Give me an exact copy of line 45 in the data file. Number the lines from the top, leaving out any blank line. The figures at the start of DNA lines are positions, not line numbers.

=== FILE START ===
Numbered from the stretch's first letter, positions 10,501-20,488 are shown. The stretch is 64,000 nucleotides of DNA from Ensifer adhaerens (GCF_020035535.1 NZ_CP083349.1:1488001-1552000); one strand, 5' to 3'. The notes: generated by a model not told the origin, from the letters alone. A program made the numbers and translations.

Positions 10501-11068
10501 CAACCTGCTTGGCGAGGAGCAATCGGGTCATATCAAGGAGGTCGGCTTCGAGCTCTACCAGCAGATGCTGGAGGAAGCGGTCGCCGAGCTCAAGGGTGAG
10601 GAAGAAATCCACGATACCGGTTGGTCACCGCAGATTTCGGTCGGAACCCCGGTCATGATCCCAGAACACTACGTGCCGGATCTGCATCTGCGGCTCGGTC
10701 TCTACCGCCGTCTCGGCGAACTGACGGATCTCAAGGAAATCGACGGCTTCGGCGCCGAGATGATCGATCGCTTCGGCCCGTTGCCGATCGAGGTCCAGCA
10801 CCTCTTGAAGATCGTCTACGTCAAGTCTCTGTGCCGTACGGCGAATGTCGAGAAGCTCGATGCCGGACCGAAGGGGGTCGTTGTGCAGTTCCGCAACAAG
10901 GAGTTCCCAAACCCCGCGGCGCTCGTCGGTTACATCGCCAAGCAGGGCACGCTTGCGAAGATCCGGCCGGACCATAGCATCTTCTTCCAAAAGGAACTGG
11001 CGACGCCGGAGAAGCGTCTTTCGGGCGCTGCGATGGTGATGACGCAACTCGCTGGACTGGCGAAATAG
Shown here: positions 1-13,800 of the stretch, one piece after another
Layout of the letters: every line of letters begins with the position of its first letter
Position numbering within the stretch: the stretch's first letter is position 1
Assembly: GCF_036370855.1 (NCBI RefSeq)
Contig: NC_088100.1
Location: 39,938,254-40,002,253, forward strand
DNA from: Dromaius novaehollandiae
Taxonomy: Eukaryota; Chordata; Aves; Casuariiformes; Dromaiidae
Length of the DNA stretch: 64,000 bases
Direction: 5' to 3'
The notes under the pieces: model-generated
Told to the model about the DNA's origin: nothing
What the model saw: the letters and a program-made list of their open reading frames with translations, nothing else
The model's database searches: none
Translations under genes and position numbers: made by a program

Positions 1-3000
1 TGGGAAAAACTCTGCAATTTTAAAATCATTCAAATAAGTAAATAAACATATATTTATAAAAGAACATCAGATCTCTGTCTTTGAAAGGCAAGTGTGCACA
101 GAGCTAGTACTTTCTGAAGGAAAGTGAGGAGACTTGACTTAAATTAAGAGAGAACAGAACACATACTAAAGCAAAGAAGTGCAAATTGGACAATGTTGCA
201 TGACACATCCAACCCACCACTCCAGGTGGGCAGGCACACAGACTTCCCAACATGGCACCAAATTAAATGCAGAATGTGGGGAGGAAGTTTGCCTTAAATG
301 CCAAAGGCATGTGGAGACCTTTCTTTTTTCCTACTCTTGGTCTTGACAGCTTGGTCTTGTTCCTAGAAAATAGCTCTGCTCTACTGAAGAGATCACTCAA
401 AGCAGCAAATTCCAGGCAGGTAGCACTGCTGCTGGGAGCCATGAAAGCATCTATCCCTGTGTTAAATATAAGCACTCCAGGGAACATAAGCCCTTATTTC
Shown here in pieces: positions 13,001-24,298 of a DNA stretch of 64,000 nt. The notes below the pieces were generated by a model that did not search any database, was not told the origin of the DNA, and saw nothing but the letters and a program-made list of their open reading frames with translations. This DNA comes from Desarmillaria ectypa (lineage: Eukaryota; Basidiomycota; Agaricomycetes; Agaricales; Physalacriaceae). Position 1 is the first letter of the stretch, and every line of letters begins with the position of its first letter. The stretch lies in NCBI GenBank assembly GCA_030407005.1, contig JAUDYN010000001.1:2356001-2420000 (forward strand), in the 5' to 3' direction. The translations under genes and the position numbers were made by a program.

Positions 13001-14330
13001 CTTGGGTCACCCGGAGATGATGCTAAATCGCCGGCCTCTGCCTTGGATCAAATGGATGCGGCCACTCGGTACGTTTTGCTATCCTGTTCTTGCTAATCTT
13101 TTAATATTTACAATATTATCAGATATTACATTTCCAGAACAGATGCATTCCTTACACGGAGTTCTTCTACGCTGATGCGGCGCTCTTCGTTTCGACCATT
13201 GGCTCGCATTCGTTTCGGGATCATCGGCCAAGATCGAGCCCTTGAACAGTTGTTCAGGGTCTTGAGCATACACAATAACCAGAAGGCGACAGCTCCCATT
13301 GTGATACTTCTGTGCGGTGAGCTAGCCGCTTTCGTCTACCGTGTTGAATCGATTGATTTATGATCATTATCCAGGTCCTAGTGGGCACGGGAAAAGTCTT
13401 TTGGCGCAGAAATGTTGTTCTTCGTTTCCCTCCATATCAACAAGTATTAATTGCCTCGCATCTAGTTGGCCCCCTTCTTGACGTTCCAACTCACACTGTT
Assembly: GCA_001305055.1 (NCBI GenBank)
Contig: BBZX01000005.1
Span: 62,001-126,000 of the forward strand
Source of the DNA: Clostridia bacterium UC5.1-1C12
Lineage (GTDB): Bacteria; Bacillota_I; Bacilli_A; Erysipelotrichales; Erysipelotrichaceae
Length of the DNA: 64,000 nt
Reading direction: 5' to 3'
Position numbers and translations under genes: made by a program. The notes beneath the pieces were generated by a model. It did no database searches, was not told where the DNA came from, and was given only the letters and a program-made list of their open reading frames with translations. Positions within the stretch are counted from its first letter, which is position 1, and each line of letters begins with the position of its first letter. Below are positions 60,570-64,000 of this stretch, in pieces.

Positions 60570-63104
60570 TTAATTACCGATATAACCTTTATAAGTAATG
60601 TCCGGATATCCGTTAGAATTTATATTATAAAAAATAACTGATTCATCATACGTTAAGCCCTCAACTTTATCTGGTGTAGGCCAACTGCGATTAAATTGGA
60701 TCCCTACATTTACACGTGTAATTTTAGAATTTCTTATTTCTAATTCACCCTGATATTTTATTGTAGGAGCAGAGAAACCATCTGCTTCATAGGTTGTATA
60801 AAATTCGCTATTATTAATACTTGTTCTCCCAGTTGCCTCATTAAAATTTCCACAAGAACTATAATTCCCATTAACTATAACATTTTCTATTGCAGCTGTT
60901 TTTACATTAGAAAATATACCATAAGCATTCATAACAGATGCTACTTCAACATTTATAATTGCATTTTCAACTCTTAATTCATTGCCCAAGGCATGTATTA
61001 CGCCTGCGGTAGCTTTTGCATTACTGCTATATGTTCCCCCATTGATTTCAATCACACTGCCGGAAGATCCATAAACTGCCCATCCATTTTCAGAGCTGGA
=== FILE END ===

Positions 60570-63104